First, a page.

The latest rendition of Spider-Man has Peter Parker’s life turned upside down.
Spider-Man: No Way Home blows the mind of old and new fans of the character. With the introduction of a multiverse, previous iterations of Spider-Man and Spider-Villains return to the big screen to reprise their roles for a heartfelt reunion. From inside jokes to heartbreaking realities, fans are put on a once-in-a-lifetime ride alongside the web-slinger. With the world finally knowing Spider-Man’s true identity, Peter Parker discovers what it truly takes to be Spider-Man.
Besides major cameos from previous iterations, the movie tackles the theme of growing up in so many different ways. The idea of change is heavily implied in every key moment of the film – the most obvious change being Peter Parker’s two separate lives colliding and the most subtle change being the growing stakes of responsibility. Doing what is right has always caused setbacks in his life, but each time the whiplash from it all becomes more prominent. The pattern of his good deeds punishing him hits an all time high with the death of his Aunt May and the realization of what is at stake when he steps on the mantle. “With great power comes great responsibility,” says Aunt May as she passes away. The tragic scene follows the ultimate change in one’s life and the harsh reality that you can never go back to how things were, showing that growing up means accepting the change that comes along with it.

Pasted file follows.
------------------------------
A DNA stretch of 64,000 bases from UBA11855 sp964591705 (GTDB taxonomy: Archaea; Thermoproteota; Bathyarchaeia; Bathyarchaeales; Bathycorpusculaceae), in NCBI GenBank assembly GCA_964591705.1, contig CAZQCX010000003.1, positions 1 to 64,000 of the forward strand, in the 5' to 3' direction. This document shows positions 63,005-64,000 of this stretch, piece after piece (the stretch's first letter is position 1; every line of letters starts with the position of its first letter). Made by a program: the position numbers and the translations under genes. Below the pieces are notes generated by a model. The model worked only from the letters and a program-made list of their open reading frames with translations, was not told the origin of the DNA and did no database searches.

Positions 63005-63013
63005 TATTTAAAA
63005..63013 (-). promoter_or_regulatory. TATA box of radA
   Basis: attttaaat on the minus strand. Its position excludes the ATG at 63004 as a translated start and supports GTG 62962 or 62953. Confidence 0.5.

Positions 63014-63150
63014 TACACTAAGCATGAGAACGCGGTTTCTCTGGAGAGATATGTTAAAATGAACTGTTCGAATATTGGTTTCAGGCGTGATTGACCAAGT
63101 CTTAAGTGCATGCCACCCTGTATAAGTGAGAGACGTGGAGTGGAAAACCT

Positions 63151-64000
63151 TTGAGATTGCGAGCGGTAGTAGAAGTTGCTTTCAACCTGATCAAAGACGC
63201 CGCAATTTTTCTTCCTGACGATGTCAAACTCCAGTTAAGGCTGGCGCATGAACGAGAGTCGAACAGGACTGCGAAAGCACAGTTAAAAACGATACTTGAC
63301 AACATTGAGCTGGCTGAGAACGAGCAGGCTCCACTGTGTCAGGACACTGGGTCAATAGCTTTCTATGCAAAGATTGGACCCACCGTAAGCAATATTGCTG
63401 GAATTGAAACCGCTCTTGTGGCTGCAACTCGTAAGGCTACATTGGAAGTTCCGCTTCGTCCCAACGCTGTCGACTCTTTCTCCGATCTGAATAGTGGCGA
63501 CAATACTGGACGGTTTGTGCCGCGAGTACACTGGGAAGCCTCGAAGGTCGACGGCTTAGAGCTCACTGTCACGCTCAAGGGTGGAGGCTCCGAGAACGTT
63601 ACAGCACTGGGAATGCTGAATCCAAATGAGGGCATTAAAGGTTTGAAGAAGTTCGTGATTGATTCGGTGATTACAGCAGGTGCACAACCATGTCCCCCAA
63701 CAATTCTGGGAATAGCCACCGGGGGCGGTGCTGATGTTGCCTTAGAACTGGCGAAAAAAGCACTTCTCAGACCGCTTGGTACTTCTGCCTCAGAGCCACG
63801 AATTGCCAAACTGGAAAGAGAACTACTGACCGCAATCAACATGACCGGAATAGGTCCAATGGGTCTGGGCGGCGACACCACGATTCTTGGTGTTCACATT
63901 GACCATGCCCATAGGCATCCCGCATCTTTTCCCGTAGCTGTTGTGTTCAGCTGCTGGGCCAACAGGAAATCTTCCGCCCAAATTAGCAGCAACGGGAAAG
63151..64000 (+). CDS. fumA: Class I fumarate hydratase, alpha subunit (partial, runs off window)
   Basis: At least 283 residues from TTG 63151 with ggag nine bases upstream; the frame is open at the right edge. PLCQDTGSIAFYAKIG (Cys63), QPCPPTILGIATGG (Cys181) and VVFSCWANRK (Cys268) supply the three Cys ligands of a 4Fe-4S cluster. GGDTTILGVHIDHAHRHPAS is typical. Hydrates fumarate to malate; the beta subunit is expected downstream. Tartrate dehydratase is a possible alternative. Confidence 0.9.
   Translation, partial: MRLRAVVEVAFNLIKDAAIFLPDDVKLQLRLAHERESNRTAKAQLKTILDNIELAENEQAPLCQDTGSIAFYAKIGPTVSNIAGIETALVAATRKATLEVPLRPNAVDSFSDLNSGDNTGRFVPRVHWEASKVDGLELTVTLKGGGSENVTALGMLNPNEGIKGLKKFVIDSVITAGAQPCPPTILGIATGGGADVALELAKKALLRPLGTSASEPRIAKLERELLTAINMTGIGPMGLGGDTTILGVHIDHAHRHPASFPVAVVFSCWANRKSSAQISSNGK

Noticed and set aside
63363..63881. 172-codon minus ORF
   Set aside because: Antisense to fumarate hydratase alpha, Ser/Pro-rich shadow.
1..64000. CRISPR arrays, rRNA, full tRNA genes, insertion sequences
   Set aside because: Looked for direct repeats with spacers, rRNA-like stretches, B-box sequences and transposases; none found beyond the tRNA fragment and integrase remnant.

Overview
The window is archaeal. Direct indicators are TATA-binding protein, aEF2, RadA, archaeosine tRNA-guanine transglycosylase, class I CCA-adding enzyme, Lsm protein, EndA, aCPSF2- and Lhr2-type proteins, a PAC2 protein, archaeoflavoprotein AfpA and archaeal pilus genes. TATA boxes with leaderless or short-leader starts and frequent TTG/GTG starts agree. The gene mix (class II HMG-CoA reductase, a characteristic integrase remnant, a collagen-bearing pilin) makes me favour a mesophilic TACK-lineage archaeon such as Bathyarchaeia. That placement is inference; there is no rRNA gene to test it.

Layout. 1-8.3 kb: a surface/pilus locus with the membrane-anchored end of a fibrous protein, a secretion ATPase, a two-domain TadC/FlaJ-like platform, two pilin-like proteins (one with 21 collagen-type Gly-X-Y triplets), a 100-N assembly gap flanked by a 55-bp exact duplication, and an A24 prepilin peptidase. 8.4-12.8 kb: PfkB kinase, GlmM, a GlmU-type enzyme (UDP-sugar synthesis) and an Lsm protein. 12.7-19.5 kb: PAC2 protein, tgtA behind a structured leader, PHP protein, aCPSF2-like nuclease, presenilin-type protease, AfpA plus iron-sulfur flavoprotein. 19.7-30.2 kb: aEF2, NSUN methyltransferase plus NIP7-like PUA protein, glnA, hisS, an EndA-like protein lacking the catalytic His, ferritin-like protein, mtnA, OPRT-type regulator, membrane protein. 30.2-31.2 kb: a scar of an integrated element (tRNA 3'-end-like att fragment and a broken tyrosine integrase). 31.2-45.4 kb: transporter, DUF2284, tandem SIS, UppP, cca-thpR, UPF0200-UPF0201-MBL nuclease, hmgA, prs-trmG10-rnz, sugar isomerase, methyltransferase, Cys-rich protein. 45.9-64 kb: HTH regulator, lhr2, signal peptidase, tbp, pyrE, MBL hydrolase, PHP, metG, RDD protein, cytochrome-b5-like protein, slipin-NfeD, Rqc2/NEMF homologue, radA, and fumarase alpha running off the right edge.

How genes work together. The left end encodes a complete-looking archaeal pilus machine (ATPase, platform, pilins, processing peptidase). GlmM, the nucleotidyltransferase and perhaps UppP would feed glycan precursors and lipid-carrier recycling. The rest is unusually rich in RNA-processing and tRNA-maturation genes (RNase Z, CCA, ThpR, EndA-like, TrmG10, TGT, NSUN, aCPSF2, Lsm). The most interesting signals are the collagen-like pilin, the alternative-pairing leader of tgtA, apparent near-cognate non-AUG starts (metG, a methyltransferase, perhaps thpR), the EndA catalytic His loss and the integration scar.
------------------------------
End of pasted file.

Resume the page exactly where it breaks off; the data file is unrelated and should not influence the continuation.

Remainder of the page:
Throughout the film, the message of setting expectations low engulfs Peter Parker as his duties of being a vigilante are surrounded with controversy. “If you expect disappointment, you can never really get disappointed.” His girlfriend, MJ, first says this to accept the possibility of not being accepted into college but it can be seen taking a toll on Peter. The line perfectly sets up the tragic fate of Peter Parker, which quite literally makes him have no way home. His sacrifice to correct his mistake has all his loved ones forgetting who he is and even the things they have said to him. One of the last scenes in the film has Peter Parker quoting MJ in front of her, which sets in the reality that he is the only one who remembers. Although it is heartbreaking to see him accept his fate of being alone, he takes it with a smile, knowing that his loved ones will be safer without him around.
The film heavily beats down Peter Parker this time around, but it does so in order to set up his origin story in the Marvel Cinematic Universe. Previous takes on Spider-Man have always included the tragic death of Uncle Ben, but a new take was put forth, and it works with what they have got. There is no telling what is in the future for Peter Parker, as he no longer really exists, but he is set up to just be a friendly neighborhood Spider-Man once again. A fresh start on the character can really help go more in-depth with him and finally let the kid grow into his own person, more so than he did in this film. My second time around watching the movie made me realize that it is more than the nostalgia part that makes the movie great, it is the willingness to sacrifice everything that was built up. The bittersweet ending is the best ending that this version of Peter Parker could have had.